Post from: MAPpingCompanySuccess
Certain subjects have been discussed and debated constantly over the years; today’s links are updates on four of them.
“All these new companies — Facebook, Google, Twitter — benefit from this. They grow, but they don’t really need to hire much.” –Jean-Louis Gassée
In particular, companies say they need engineers with more than high school, but not necessarily a bachelor’s degree. Americans at that skill level are hard to find, executives contend. “They’re good jobs, but the country doesn’t have enough to feed the demand.”
Then, of course, there is the ongoing debate on the effectiveness of managers; it started around the time the first hunting party organized to go after a wooly mammoth.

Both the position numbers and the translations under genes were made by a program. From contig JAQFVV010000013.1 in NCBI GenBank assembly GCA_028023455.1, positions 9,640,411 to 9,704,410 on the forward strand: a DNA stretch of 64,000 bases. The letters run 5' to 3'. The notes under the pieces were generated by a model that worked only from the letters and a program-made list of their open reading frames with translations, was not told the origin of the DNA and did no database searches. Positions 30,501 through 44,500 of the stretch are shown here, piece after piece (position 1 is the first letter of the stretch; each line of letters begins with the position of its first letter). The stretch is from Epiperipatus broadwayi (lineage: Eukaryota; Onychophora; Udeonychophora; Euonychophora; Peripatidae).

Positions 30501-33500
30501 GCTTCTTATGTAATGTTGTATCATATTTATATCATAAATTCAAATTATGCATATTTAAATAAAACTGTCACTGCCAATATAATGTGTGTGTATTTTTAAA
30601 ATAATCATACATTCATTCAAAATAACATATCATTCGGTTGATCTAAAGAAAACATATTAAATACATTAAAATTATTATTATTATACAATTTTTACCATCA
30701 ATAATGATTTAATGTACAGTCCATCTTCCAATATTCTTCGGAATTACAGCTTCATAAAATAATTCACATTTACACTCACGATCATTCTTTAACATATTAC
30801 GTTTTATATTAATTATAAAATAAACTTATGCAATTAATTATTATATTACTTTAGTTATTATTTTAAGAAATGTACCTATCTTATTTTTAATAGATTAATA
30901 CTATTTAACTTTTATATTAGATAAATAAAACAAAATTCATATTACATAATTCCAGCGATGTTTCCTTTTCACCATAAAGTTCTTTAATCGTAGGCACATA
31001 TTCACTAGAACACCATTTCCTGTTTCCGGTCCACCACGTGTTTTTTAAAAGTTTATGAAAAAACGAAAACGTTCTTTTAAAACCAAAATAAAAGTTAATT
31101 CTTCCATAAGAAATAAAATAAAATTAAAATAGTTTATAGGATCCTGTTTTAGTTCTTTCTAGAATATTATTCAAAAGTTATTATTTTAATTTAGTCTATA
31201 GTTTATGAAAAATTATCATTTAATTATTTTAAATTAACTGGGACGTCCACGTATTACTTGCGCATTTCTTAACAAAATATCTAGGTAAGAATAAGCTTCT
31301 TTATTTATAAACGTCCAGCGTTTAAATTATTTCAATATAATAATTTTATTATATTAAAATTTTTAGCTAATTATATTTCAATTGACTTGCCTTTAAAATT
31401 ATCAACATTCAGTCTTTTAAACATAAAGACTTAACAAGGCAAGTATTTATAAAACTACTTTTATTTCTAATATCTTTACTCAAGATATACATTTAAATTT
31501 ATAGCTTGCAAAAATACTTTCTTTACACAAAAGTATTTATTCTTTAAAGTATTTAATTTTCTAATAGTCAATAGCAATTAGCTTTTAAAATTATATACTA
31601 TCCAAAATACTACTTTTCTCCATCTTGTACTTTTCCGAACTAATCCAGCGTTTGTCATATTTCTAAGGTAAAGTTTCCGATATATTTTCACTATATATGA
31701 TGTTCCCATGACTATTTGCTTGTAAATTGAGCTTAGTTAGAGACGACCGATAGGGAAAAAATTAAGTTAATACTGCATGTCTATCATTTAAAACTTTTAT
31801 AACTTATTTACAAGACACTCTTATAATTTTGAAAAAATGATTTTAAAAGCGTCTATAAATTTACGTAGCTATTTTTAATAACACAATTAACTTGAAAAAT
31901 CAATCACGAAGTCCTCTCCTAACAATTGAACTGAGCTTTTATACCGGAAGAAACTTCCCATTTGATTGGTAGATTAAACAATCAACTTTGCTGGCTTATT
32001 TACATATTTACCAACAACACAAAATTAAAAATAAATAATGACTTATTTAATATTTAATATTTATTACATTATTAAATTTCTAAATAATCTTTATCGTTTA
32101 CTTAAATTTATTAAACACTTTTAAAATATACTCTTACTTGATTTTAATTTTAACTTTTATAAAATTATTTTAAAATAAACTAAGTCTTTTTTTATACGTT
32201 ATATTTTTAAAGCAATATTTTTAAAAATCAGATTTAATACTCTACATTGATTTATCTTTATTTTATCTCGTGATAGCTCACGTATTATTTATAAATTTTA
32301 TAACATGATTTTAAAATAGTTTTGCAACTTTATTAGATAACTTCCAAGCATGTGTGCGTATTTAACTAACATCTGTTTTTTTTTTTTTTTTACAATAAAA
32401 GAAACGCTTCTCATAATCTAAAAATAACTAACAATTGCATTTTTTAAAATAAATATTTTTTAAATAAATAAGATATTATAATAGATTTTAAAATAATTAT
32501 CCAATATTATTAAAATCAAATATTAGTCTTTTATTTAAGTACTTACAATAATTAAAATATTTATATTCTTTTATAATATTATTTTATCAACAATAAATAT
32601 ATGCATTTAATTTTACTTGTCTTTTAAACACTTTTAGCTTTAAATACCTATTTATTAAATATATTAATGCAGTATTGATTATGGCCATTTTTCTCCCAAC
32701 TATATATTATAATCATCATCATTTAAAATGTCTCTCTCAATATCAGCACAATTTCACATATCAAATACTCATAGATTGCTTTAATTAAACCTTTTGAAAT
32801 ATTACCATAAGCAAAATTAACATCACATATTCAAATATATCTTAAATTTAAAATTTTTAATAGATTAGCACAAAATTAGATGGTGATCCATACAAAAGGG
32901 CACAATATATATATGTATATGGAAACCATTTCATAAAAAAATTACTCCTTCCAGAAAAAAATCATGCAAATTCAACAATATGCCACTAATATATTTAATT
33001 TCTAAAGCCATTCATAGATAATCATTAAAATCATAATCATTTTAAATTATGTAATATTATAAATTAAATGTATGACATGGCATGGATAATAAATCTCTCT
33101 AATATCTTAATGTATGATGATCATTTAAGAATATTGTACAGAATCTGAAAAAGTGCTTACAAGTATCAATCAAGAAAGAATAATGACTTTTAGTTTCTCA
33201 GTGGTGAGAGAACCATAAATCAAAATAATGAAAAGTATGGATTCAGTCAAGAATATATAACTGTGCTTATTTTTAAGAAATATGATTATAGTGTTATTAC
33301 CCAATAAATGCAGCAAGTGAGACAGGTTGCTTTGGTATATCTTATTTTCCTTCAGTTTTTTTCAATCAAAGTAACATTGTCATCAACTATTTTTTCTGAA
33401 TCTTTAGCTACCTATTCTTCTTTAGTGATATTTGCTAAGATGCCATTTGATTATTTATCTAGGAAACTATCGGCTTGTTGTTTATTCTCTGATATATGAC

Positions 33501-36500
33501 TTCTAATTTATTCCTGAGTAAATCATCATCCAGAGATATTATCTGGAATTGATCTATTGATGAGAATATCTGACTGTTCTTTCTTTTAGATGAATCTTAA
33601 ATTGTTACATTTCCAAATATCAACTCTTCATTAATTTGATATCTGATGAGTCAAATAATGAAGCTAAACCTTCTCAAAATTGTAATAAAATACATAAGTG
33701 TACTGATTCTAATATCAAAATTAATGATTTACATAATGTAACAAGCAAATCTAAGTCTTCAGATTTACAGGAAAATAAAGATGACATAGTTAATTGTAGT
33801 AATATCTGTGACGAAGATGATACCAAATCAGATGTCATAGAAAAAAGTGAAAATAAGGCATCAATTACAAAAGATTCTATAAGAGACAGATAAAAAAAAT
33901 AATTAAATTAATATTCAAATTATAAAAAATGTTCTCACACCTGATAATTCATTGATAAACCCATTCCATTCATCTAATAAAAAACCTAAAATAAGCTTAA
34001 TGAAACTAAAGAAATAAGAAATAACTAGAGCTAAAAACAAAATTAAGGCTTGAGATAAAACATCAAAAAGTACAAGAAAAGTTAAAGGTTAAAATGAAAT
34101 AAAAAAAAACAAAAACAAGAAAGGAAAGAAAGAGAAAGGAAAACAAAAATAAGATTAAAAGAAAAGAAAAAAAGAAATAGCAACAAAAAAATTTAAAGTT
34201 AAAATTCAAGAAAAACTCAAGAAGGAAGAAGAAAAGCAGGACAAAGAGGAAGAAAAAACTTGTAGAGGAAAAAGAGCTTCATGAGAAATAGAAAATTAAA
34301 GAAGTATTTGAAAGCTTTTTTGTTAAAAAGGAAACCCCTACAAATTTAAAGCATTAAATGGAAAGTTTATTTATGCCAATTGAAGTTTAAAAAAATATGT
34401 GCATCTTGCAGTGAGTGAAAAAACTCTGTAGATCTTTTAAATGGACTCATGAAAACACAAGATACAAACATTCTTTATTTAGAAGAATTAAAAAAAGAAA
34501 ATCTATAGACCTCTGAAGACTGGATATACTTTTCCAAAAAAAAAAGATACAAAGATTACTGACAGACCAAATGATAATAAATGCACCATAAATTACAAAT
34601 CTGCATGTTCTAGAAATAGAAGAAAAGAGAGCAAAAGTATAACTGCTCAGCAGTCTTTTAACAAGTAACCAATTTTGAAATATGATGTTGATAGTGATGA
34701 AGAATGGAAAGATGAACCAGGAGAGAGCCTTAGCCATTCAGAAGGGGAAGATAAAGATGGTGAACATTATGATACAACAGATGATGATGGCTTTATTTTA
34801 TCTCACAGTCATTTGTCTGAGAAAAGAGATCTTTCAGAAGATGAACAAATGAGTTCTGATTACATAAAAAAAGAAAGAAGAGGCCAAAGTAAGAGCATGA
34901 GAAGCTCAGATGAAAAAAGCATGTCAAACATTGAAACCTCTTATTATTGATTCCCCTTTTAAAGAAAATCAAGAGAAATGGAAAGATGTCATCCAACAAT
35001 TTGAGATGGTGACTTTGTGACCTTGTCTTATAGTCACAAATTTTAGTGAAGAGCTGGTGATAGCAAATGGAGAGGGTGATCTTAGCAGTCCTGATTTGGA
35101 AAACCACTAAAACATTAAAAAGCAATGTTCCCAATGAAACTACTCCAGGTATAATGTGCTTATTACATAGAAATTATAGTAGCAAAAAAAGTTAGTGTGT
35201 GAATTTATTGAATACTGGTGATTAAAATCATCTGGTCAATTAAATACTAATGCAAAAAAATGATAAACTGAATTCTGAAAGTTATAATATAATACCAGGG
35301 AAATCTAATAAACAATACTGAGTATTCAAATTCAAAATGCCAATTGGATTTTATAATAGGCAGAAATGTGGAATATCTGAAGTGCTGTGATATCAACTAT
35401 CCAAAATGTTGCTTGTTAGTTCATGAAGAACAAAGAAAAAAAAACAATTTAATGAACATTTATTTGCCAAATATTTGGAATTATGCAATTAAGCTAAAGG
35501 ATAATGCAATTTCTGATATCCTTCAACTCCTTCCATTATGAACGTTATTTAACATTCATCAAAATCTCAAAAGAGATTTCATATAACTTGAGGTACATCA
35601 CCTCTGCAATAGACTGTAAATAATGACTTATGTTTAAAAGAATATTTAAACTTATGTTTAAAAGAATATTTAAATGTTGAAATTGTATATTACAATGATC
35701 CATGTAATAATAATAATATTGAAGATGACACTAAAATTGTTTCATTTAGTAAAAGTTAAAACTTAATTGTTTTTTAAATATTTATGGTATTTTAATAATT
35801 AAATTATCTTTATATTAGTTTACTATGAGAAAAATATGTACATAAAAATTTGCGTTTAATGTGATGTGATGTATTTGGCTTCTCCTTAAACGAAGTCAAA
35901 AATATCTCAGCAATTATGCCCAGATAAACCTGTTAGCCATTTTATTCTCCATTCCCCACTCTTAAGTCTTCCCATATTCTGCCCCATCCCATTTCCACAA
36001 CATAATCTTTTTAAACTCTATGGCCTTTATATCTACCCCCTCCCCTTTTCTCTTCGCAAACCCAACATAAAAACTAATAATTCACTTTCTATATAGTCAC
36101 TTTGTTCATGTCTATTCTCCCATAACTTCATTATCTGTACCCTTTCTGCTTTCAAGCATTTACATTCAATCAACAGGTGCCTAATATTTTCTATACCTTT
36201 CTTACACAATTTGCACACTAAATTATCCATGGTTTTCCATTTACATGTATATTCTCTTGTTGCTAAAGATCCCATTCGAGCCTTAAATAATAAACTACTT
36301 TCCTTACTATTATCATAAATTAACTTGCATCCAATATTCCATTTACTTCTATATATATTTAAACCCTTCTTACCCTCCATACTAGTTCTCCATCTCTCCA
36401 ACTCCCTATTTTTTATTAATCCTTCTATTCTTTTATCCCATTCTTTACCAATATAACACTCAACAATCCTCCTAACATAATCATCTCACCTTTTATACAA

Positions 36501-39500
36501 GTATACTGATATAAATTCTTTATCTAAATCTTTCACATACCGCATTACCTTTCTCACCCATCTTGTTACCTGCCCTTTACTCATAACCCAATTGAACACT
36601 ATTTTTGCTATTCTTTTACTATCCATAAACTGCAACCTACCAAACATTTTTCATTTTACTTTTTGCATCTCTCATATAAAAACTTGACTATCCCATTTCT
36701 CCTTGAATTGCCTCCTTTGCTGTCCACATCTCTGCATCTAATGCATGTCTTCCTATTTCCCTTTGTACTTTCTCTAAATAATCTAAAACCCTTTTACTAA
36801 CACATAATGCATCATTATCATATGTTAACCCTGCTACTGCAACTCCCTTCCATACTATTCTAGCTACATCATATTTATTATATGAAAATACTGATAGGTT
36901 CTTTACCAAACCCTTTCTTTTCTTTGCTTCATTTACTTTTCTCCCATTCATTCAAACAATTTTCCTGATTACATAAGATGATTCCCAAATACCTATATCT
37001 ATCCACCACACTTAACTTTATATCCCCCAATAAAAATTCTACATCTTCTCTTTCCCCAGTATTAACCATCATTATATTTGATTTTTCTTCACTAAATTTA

“It’s very tough to believe that there are such wide differences in management out there.” –Raffaella Sadun, assistant professor at Harvard Business School.
(Only someone who has never been in the workplace could make that statement with a straight face.)
The list of companies, not to mention executives, that have crashed and burned as a result of their lies is extensive and very public, while the number that are more or less opaque is uncountable. Is there truly a benefit for those that practice candor?
“In fact, the share prices of survey companies in the top quartile of CEO candor outperformed companies in the bottom quartile by 31%. For nine of the past 10 years, top-ranked companies have outperformed bottom-ranked companies on average by 18%.”
Finally, a disturbing look at the meritocracy called Silicon Valley.
“Silicon Valley is indeed a meritocracy for those to whom these criteria are not hurdles. But others—the blacks, women, and Hispanics whom it overlooks—find it an elite private club from which they are excluded.” –Vivek Wadhwa
(Hat tip to Emanio CEO KG Charles-Harris for sending this to me.)
Flickr image credit: pedroelcarvalho